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Homework and authentic learning

Started by Tessa Gray 07 Sep 2012 1:07pm () Replies (10)

I've often heard parents talk about the onerous task of 'doing homework' - like it was a task designed for them, rather than their kids. Does 'new ways of designing curriculum', mean we should be thinking about 'new ways to assign homework tasks'?

How would you see the concept of the ‘flipped classroom’ working for you? Have you ever tried to invert your instruction methods for homework? Have you asked students to reference digital resources, such as videos, tutorials or websites (Studyladder)? Or is it too hard when not all students have access to the Internet at home?

Do you have a model of a flipped classroom to share?



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  • Allanah King (View all users posts) 07 Sep 2012 2:45pm ()

    I think I've posted before but here are my views on homework and the way I like to do homework in my class.


    Ticks all my boxes so the driven children and helicopter parents can do as much as they like and those with other things to do with their time can feel part of it as well.

    Student choice/ student voice

  • Katarina Moore (View all users posts) 12 Feb 2013 10:14pm ()

    Hi Allanah,

    Would love to see your approach but get the message 

    "Oops! Google Chrome could not find allanahk.edublogs.org" when I go to your link.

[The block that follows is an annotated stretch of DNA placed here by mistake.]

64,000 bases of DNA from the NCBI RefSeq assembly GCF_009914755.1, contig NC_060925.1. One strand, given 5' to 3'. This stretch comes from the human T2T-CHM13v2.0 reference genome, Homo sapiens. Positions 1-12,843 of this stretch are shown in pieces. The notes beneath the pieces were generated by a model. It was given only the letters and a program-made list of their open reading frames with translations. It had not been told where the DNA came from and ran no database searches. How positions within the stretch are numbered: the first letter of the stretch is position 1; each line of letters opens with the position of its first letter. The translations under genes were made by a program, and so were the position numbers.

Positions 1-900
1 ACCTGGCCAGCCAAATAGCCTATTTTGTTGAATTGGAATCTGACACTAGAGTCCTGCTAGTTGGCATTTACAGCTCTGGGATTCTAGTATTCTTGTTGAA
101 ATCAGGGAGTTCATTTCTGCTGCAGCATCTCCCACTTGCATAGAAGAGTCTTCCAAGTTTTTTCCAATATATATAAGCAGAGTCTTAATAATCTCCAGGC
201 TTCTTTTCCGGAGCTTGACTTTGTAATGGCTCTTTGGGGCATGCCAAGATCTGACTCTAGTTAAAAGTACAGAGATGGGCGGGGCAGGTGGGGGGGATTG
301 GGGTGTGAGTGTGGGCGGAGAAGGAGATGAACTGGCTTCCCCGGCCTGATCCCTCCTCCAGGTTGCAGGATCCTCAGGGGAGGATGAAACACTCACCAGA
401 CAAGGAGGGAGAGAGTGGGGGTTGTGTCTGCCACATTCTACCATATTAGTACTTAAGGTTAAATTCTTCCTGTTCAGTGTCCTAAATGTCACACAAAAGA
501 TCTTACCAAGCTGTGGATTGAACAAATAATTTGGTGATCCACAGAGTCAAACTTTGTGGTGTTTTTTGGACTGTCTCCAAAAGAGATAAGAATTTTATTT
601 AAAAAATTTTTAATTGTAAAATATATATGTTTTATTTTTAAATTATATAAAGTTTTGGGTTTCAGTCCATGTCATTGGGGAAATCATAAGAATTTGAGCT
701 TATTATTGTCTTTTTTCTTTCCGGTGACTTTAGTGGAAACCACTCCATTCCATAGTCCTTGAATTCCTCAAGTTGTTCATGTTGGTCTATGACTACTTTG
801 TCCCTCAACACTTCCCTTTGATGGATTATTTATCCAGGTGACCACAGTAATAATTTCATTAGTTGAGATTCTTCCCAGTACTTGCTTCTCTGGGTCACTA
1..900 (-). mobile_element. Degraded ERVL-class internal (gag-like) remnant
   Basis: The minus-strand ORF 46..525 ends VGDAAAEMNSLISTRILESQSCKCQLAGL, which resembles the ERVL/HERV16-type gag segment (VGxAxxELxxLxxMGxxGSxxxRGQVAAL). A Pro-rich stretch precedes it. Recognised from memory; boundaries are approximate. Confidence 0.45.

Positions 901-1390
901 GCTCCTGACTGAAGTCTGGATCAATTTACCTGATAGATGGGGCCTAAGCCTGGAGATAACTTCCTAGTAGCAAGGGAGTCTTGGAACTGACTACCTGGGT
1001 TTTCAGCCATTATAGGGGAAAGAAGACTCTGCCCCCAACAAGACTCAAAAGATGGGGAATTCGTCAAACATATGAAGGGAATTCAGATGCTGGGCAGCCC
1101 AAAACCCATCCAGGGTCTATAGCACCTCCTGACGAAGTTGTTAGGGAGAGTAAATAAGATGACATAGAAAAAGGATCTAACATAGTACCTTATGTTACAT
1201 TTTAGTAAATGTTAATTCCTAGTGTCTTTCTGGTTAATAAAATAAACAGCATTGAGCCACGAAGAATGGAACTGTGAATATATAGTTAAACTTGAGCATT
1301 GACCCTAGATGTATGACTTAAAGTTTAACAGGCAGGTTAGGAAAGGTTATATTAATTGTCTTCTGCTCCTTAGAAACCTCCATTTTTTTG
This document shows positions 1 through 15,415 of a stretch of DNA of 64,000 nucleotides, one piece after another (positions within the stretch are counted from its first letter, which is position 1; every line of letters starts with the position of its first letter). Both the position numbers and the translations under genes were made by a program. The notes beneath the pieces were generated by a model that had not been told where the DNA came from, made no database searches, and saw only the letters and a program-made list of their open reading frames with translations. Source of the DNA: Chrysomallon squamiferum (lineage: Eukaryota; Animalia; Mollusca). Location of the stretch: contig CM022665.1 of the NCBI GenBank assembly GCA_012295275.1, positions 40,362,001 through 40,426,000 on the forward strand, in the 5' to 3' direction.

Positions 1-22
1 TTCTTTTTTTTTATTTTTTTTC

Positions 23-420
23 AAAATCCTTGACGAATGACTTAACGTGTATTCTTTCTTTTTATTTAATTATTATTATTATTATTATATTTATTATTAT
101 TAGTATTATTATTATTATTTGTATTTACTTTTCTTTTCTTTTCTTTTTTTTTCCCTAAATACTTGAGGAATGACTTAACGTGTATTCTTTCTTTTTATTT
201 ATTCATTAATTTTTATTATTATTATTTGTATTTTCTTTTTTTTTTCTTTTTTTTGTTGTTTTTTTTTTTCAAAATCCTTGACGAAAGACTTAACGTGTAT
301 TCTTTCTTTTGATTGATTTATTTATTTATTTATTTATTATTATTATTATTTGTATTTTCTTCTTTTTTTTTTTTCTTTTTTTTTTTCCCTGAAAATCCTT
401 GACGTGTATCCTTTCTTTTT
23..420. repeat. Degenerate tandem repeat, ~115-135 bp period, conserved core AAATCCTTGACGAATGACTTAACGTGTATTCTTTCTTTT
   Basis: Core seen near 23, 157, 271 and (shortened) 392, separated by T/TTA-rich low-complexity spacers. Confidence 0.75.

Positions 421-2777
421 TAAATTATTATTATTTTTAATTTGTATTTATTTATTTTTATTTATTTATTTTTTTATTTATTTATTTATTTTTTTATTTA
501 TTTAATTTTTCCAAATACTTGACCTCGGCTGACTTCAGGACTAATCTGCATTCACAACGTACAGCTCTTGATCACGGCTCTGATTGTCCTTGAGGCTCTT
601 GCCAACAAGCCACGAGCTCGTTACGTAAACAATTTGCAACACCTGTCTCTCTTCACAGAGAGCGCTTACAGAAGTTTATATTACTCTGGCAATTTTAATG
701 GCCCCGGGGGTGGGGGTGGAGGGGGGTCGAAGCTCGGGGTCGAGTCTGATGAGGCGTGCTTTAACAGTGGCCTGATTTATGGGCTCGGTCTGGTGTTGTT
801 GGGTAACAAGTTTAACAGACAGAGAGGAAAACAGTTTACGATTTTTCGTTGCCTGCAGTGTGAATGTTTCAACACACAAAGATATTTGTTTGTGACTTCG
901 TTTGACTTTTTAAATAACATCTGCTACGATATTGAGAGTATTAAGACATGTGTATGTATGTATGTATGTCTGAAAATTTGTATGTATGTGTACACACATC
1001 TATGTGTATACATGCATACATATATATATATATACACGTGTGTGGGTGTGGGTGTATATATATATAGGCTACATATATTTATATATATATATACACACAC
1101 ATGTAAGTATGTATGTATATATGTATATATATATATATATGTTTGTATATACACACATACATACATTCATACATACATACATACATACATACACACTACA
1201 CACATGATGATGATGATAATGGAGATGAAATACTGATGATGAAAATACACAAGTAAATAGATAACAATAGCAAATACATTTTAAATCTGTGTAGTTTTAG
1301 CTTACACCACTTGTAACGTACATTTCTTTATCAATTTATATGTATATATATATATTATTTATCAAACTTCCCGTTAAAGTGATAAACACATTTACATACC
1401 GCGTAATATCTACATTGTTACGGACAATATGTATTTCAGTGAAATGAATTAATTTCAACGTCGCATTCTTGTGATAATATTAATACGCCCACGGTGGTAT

• Barbara Reid (View all users posts) 07 Sep 2012 3:25pm ()

    Some schools have adopted The Pride Challenges  where students participate at their own level and work towards gaining awards. As Allanah says - student choice / student voice

  • Heather Eccles (View all users posts) 07 Sep 2012 3:40pm ()

    I've been assigning videos from youtube or vimeo for students to watch with guided questions for students to answer.  Students have seven days to complete the homework and the videos introduce content which will be covered the following week. I have experienced a high level of homework completion and added depth to classroom discussion. Giving students a week to complete the homework means they can access school computers if they do not have internet access at home.

    I have have shared the homework page with the class by creating a myPortfolio page but this could easily be replicated by sharing a google doc. The myPortfolio page has also been shared with parents using the secret URL.


  • Nathaniel Louwrens (View all users posts) 07 Sep 2012 3:57pm ()

    I've never been a big fan of homework. A lot of it for me was issues with getting my students to do it; and then the other side of it is that I've seen a lot of pointless homework set. Homework for me must have relevance, and not simply be a time-filler, worksheet type activity. Just like in a classroom lesson, the students need to know the point of doing it. As a parent, I've been supporting my own children with homework quite a bit recently, and found quite often that either they don't know what or how they are supposed to do something, or they don't know why. They don't always understand how it fits in with what they're doing at school.

    I think in a flipped classroom (which I really like the idea of), homework takes on quite a different meaning as it is actually quite definitely preparation for class. It enables students to come to class with at least some prior understanding of what is going on and which they could do at the own pace. Then some quality discussion/projects/whatever can take place in class.